A bitter pill: the Tuskegee syphilis experiment's effect on its subjects and descendants carries to this day, bearing relevance to minority and lower-income public health

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Date: Feb. 11, 2016
From: Diverse Issues in Higher Education(Vol. 33, Issue 1)
Publisher: Cox, Matthews & Associates
Document Type: Article
Length: 2,539 words
Lexile Measure: 1190L

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In 1973, Lillie Head's family faced some catastrophic news. An article in Ebony magazine was making the rounds about an obscure medical study that had been conducted in Tuskegee, Alabama.

That study was the now infamous Tuskegee syphilis experiment, offically known as the U.S. Public Health Service Syphilis Study at Tuskegee, carried out from 1932 to 1972 by the U.S. Public Health Services (USPHS) and the Centers for Disease Control (CDC). Doctors selected between 600 and 623 Black men (the number is debated) from rural communities in and around Tuskegee. The men were told they had "bad blood," and in return for participating in a study on their condition, they were promised free medical treatment, along with meals at the blood testing locations and burial assurances.

In reality, "bad blood" was a code word for many ailments, including syphilis. Of those men, approximately two-thirds already had the disease, unbeknownst to them. The remaining third, who were free of it, were included in the study as a control group. The medical professionals who organized the study wanted to look at the long-term effects of syphilis on the body.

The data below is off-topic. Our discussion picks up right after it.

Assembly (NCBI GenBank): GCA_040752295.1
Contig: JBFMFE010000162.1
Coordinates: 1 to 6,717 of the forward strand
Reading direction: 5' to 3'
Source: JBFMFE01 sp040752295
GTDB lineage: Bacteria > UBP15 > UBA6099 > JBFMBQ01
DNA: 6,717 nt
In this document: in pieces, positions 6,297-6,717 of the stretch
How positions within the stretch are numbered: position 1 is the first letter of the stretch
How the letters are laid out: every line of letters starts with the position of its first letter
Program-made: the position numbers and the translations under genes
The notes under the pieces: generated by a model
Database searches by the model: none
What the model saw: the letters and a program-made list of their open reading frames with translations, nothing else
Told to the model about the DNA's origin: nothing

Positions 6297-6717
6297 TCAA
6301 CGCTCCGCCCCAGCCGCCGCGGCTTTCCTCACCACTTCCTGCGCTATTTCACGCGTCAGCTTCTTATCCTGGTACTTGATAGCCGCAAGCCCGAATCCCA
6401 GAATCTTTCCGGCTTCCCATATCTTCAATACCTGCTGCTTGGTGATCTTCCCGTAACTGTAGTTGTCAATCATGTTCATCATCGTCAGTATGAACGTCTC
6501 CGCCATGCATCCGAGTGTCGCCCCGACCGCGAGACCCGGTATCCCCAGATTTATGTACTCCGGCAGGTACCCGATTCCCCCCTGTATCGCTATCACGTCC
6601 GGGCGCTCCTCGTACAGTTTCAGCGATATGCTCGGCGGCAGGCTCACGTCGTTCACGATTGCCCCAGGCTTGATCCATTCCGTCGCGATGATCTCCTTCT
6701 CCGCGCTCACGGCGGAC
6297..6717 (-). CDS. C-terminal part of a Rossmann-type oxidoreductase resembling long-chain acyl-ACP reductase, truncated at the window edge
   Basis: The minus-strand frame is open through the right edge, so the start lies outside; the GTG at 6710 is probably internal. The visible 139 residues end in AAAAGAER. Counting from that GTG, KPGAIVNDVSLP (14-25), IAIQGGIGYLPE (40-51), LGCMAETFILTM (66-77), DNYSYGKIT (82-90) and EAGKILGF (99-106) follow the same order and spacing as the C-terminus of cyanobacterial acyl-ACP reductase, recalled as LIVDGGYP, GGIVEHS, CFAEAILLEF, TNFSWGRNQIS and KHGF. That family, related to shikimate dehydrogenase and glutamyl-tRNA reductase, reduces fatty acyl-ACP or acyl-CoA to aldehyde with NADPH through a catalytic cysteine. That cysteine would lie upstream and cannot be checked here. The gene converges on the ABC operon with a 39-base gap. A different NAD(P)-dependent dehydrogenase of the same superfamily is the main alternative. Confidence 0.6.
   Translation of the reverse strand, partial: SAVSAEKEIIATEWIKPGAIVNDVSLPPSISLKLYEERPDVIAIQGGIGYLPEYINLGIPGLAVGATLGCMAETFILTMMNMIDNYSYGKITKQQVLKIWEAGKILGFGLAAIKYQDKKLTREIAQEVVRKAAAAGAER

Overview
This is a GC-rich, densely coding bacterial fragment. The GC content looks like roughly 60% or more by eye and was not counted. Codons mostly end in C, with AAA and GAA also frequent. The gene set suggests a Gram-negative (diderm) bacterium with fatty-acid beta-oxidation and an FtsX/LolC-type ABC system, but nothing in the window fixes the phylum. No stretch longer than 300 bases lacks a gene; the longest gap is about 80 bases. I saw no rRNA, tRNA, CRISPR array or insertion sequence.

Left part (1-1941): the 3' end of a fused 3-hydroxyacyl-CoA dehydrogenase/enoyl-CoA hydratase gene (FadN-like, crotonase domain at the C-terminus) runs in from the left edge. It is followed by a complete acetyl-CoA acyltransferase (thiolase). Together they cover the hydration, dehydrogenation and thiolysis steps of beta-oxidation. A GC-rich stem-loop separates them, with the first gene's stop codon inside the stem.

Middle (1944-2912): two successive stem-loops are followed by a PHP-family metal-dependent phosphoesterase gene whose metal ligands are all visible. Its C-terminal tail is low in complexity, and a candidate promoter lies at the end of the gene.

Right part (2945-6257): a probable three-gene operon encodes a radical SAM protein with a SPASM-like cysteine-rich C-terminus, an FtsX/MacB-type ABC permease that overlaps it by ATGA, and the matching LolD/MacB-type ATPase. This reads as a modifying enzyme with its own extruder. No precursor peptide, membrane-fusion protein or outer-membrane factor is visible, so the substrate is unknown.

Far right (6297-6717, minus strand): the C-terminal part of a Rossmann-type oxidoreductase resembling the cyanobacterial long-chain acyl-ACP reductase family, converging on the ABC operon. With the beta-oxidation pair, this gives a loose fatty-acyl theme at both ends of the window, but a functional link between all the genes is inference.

Although penicillin was found to be an effective cure for syphilis by the mid-1940s, the men were deliberately kept in the dark about their conditions, preventing them from seeking treatment. In 1936, four years after the study started, doctors decided that the men would be trial subjects until their deaths.

An estimated 128 men died of the disease and related complications over the ensuing decades. Not only that, but their wives and children were exposed to it as well, jeopardizing the health of an entire community and subsequent generations.

As Head tells it, the way her family found out about the study added to the horror of the situation. Her brother Wallace, who was then in the Air Force, was the one to broach the bad news to their father, Fred Lee Tyson. She relates, "He called my father and said, 'Dad, there was this article in Ebony magazine about a study that was done and has gone on for over 40 years! Do you know anything about that?' And Daddy said, 'No, I don't know anything about that.' My brother said, 'Well, you didn't know because they didn't tell you.'"

A few days later, representatives from the Centers for Disease Control and Prevention (control of the study had moved from the USPHS to the CDC by the 1960s) called Tyson's home in Connecticut. It was all true. Tyson was one of the victims of the study, and the whole family, his wife Johnnie Mae Tyson and their eight children, would have to be tested to make sure that they, too, were not at risk from the disease.

"We, the family, were in shock," Head says. No one in her family could quite fathom why doctors would do such a thing, over so many years, to innocent men, women and children. For her father, it was a horrible blow. "I know my father...

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Gale Document Number: GALE|A444712163